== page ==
Gmitruk had no doubts about Adamek’s boxing talents, but he was worried about transplanting a guy from the Polish mountains to the New York metropolitan area.

“I had been here before,” Gmitruk said. “Tomasz left a lot at home to come here. It wasn’t easy in his private life and social life. It’s not all about boxing. It’s a different culture, a different way of life. I knew what it was like and I also lived in Norway for 20 years, so I knew what it was like to leave my country. I was concerned for him.”

But Adamek, now 32, said that he felt comfortable in Jersey City, thanks to the hospitality of Rozalski.

“I like it here,” he said. “I have a beautiful gym to train in and I live close to the gym. It’s really nice. Jersey City is home now.”

Adamek gradually moved up the cruiserweight ranks, eventually earning a shot at Steve Cunningham’s IBF world title last December at the Prudential Center. It was the fight of the year. Adamek and Cunningham went toe to toe for 12 rounds. Adamek knocked Cunningham down four times and earned a split decision and the world title.

It didn’t take long for Adamek to become popular among local fight fans, especially in Polish communities in cities like Wallington, Clifton, Garfield, and Jersey City.

“They’ve all adopted him,” Rozalski said. “He’s their hero. It’s a great area for him, being close to New York, the capital of the world, with a lot of Polish people here.”

Said Adamek: “There are about two million Polish people in this area and they’ve taken to me, like I’m their own. I feel the support of the Polish people, in the ring, in private life. It’s not just in the ring.”

If you take a stroll through Garfield, you’ll see Adamek’s upcoming fight posters in practically every storefront. Clifton has a host of fight fans who follow Adamek’s every move. If he pays a visit to Wallington, Adamek is treated like a rock star.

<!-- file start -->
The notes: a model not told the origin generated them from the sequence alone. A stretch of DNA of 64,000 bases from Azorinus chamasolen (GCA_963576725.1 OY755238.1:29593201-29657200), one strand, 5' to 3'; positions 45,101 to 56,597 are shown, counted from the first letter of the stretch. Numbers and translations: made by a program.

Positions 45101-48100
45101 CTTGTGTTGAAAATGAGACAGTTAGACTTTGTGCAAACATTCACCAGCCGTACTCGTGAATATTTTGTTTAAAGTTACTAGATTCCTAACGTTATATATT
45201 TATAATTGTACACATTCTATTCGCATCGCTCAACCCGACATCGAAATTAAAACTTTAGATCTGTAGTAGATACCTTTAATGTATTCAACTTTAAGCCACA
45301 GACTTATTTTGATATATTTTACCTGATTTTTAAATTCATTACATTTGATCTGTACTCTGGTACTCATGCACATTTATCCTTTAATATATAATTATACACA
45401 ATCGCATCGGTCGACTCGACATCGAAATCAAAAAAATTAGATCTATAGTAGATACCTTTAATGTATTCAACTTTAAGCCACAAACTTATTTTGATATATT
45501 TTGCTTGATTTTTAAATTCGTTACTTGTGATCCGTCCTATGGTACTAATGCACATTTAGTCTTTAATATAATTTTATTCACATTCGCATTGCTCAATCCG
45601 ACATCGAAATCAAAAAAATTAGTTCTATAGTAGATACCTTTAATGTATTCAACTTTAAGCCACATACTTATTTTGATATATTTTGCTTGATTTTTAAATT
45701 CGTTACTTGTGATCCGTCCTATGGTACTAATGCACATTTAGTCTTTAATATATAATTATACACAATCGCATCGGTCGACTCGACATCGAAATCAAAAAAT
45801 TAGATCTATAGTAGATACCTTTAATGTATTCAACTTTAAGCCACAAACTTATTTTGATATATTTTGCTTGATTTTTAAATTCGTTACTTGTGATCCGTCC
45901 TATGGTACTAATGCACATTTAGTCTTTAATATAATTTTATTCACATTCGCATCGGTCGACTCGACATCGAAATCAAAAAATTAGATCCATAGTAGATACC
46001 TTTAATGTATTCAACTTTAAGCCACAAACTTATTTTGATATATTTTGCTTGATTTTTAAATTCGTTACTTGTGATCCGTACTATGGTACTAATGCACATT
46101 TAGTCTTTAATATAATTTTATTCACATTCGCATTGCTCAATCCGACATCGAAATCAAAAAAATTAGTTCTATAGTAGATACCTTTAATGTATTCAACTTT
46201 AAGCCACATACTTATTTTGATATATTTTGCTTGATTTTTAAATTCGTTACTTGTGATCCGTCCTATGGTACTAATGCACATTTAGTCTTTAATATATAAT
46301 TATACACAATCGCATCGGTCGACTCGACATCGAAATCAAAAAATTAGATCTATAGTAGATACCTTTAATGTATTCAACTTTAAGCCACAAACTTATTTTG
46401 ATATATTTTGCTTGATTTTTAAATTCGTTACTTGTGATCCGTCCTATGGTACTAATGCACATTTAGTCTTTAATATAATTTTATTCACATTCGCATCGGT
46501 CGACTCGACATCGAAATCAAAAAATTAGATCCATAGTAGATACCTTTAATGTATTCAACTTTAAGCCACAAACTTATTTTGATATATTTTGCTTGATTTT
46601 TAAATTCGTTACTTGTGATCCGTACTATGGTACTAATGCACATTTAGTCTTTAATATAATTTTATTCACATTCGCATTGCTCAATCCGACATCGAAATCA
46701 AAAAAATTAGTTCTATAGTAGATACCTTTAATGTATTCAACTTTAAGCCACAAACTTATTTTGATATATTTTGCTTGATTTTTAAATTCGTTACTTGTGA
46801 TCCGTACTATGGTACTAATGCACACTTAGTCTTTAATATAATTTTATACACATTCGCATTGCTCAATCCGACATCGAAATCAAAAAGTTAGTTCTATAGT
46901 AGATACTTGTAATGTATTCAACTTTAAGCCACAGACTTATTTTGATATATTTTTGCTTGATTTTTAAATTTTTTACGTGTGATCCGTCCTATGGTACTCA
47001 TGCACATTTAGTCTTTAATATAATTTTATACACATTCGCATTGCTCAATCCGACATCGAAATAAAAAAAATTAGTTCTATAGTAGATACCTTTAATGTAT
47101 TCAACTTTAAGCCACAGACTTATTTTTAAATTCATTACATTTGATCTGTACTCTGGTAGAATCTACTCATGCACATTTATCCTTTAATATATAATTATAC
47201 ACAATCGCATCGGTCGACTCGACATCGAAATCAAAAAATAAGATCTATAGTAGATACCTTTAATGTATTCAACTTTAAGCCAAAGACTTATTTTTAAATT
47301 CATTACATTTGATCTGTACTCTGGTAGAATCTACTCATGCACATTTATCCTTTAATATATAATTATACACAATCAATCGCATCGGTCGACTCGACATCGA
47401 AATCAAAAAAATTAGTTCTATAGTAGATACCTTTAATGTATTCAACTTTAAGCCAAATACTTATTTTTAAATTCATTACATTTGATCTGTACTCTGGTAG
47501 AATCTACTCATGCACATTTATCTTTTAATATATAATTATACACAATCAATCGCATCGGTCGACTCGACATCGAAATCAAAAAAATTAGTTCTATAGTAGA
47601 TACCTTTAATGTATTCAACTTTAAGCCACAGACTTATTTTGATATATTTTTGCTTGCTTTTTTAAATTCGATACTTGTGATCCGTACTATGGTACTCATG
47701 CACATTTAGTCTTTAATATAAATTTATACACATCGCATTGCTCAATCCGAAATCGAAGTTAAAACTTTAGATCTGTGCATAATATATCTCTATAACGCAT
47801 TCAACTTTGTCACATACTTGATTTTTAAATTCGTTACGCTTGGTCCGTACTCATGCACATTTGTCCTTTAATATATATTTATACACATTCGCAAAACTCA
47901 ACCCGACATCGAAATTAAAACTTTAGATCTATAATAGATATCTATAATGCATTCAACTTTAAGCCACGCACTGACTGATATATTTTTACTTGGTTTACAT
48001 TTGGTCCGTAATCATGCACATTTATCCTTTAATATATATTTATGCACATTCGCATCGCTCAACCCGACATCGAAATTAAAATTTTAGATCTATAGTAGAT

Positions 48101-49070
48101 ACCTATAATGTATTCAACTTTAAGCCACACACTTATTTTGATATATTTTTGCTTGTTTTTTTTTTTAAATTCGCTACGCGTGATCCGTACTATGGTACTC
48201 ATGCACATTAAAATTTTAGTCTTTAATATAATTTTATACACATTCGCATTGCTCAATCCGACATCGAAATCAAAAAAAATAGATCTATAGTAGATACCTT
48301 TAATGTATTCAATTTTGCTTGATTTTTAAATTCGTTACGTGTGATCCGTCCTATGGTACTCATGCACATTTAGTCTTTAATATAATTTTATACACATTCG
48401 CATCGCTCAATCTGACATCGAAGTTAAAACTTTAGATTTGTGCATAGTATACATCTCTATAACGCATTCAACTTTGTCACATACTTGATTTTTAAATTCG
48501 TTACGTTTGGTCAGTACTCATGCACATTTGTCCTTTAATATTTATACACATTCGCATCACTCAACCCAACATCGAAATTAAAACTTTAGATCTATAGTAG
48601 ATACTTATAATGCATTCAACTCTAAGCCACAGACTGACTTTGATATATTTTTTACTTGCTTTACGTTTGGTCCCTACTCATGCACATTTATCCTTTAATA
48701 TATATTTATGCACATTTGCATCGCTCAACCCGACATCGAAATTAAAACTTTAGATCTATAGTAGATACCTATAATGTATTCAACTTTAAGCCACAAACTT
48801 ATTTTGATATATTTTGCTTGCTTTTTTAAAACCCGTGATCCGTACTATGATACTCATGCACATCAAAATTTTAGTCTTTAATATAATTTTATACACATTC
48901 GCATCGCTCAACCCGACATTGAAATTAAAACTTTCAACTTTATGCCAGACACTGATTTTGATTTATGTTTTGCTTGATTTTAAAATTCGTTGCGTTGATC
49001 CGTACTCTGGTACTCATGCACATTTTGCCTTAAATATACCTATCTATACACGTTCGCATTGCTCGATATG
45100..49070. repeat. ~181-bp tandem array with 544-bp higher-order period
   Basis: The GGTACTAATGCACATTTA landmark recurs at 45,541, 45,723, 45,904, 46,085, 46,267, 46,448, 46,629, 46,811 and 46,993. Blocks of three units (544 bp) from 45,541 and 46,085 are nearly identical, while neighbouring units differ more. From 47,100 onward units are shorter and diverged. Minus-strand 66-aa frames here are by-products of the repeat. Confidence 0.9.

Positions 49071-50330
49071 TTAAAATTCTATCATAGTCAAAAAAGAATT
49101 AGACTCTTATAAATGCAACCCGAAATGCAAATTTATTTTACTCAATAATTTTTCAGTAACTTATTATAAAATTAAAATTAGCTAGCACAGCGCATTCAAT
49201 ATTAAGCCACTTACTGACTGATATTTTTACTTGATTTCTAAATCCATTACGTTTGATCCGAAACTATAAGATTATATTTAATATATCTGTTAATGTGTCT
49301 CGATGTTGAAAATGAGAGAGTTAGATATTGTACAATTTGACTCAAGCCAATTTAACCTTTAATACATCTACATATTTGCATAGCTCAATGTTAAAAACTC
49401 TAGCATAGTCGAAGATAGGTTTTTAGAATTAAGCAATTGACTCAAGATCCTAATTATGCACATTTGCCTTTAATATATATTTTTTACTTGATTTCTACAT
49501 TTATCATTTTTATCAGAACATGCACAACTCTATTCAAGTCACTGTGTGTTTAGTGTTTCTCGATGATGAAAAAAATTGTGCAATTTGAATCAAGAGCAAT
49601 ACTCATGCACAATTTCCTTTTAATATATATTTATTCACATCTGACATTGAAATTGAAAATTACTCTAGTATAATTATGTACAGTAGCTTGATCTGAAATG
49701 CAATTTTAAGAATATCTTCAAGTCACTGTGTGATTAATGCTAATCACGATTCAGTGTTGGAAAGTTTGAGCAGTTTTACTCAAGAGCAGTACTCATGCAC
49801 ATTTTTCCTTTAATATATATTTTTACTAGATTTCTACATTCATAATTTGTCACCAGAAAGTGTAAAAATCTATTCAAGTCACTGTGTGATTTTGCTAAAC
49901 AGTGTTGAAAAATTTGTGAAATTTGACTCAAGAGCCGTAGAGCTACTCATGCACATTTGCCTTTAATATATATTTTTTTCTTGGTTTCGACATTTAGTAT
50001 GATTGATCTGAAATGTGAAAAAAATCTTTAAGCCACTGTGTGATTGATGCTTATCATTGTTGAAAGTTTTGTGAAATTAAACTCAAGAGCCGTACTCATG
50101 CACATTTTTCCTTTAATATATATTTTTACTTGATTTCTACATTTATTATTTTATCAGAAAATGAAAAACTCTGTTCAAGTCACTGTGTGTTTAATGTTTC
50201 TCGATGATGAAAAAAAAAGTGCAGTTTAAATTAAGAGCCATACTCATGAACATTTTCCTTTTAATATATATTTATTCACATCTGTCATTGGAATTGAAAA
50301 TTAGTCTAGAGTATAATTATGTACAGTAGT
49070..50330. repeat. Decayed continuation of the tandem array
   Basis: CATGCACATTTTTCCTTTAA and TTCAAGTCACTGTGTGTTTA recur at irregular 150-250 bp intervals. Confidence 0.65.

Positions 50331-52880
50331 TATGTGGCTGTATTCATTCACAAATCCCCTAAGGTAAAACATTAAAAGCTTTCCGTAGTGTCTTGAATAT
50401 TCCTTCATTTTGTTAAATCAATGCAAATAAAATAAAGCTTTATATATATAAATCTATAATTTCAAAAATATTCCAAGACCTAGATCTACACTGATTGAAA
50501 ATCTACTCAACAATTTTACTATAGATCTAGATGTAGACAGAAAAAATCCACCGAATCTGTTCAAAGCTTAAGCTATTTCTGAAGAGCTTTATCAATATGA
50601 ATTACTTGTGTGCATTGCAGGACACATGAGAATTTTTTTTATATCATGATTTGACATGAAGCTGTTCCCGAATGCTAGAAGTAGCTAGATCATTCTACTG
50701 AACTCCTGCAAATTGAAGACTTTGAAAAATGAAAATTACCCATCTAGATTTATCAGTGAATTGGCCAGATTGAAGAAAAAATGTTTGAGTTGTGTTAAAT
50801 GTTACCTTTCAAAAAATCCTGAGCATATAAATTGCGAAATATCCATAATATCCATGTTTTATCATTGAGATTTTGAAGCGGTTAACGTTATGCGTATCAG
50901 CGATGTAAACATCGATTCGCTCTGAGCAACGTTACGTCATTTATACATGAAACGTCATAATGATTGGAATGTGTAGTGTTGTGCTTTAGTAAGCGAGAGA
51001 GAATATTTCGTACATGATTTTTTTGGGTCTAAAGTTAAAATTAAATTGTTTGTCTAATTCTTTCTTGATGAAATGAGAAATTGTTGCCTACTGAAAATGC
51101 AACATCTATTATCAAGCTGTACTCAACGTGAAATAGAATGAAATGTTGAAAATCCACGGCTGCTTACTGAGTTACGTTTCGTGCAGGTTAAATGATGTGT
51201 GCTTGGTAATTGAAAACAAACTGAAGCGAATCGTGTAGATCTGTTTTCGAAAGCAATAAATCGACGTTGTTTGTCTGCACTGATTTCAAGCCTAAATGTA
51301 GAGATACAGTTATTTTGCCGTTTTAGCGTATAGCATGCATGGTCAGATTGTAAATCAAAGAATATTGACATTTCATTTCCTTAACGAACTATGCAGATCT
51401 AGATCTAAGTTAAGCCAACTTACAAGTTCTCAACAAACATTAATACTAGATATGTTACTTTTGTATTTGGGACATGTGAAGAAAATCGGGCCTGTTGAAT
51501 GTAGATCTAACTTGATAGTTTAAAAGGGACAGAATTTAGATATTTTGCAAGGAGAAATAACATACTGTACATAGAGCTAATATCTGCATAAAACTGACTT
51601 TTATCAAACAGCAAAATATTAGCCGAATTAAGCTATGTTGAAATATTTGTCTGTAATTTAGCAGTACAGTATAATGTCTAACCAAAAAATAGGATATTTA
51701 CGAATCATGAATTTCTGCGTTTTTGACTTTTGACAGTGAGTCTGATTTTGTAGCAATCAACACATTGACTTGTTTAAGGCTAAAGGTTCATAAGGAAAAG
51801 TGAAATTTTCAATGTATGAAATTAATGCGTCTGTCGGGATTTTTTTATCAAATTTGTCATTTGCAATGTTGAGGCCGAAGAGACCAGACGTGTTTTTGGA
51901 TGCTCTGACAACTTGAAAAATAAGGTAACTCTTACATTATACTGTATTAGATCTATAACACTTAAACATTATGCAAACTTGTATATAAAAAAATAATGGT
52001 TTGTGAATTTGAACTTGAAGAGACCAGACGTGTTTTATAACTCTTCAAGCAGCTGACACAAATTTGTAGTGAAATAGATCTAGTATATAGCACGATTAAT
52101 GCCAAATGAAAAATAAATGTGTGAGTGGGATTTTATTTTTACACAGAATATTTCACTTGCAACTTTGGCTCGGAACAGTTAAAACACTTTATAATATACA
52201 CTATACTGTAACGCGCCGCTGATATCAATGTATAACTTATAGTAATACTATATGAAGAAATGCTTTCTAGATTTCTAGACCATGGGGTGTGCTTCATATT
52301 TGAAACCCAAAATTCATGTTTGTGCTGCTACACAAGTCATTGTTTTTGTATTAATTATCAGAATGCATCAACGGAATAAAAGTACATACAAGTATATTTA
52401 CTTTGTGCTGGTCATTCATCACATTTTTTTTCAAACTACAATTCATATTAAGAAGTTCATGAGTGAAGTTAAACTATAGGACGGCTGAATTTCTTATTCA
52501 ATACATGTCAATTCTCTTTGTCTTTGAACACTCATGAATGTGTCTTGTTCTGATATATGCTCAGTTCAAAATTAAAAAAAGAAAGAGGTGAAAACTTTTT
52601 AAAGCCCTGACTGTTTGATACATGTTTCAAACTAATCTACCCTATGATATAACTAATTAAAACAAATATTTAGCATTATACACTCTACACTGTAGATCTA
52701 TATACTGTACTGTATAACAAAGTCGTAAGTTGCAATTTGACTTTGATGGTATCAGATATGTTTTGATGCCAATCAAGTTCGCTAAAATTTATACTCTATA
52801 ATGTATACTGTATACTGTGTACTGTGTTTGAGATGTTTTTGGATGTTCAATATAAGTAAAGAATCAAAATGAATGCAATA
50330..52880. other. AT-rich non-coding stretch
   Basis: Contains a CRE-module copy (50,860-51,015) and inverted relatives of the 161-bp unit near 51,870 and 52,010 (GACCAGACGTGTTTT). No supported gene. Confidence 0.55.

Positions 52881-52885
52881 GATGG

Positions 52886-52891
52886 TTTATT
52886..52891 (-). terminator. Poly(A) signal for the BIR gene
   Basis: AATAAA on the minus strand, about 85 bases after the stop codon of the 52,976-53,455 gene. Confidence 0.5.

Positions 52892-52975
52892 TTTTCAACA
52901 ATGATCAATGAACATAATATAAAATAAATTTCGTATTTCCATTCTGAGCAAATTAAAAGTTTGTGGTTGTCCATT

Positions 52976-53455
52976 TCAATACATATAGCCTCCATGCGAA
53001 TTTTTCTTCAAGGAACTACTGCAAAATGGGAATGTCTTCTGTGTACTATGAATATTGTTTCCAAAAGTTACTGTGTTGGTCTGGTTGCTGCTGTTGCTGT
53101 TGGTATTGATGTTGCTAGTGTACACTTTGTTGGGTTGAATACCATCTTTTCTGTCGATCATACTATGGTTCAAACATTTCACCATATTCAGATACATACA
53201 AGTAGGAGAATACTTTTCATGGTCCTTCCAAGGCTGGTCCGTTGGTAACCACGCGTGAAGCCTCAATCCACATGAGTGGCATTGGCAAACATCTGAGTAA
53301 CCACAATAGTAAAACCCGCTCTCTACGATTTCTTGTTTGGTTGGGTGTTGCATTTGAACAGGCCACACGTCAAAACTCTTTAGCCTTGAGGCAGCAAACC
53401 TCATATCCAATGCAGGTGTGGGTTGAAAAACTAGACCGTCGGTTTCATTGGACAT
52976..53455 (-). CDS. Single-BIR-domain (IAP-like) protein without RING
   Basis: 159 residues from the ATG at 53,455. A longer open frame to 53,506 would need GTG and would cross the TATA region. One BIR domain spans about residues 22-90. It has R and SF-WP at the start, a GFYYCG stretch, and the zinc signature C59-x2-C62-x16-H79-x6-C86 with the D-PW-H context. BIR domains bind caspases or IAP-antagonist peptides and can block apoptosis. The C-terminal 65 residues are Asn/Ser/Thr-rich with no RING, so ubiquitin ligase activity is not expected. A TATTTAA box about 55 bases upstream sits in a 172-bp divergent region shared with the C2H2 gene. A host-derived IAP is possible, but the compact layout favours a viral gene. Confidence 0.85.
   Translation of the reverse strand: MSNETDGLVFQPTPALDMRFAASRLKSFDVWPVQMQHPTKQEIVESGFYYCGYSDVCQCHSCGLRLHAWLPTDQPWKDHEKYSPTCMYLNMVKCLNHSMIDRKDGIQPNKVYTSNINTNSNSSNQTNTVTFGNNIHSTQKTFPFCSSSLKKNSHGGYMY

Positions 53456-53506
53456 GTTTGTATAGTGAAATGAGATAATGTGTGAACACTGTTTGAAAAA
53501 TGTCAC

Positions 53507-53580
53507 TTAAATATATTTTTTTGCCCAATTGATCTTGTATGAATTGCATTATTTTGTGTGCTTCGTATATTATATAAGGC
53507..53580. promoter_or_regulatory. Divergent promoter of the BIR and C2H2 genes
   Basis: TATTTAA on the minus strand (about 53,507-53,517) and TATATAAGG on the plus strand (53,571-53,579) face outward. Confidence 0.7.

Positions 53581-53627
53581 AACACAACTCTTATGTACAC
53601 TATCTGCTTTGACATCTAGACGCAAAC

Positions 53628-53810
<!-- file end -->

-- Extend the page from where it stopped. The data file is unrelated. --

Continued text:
“People meet me in the street and tell me that they’re so happy that I represent the Polish community,” Adamek said. “It’s the best.”

Adamek is now recognized in his new hometown of Jersey City, especially when he’s training at World Fitness. The other boxers who regularly train there wait for him to come in the door.

A little over a decade ago, a Canadian moved to Jersey City, quickly moved up the boxing ranks, and became one of the city’s own. Now, Adamek is becoming like the next Arturo Gatti. He’s the top fighter with Main Events, the organization that managed the late Gatti’s career during his heyday.

“Maybe I can be even more popular than him,” Adamek said. “You never know.”

He certainly has a legion of followers, who were in full force in February when he successfully defended his title at the Prudential Center against previously undefeated Johnathon Banks, knocking him out in the eighth round to bring his record to an amazing 37-1.

“I like when the fans get excited for me,” Adamek said. “I’ve been there so many times that it feels like home. I want them to leave with the same results as before. It’s safe to say that I do like it here.”

After fighting Gunn, Adamek is ready for the next step. He wants a bigger payday, facing someone like Bernard Hopkins or Roy Jones, Jr. Negotiations with the major cable networks like HBO are already underway for a possible bout with Hopkins, perhaps in January. Maybe a rematch with Cunningham. Maybe even a showdown with heavyweight champ Vitaly Klitchkow.

“I want to have the biggest fights in the world,” Adamek said. “I’m ready for the big fights.”

Rozalski said that once Adamek steps away from the ring, he’s done promoting fighters.

“He’s the last one,” Rozalski said. “I’m not getting involved anymore. We finally have a Polish world champion.”

And Jersey City has a new boxing hero.—JCM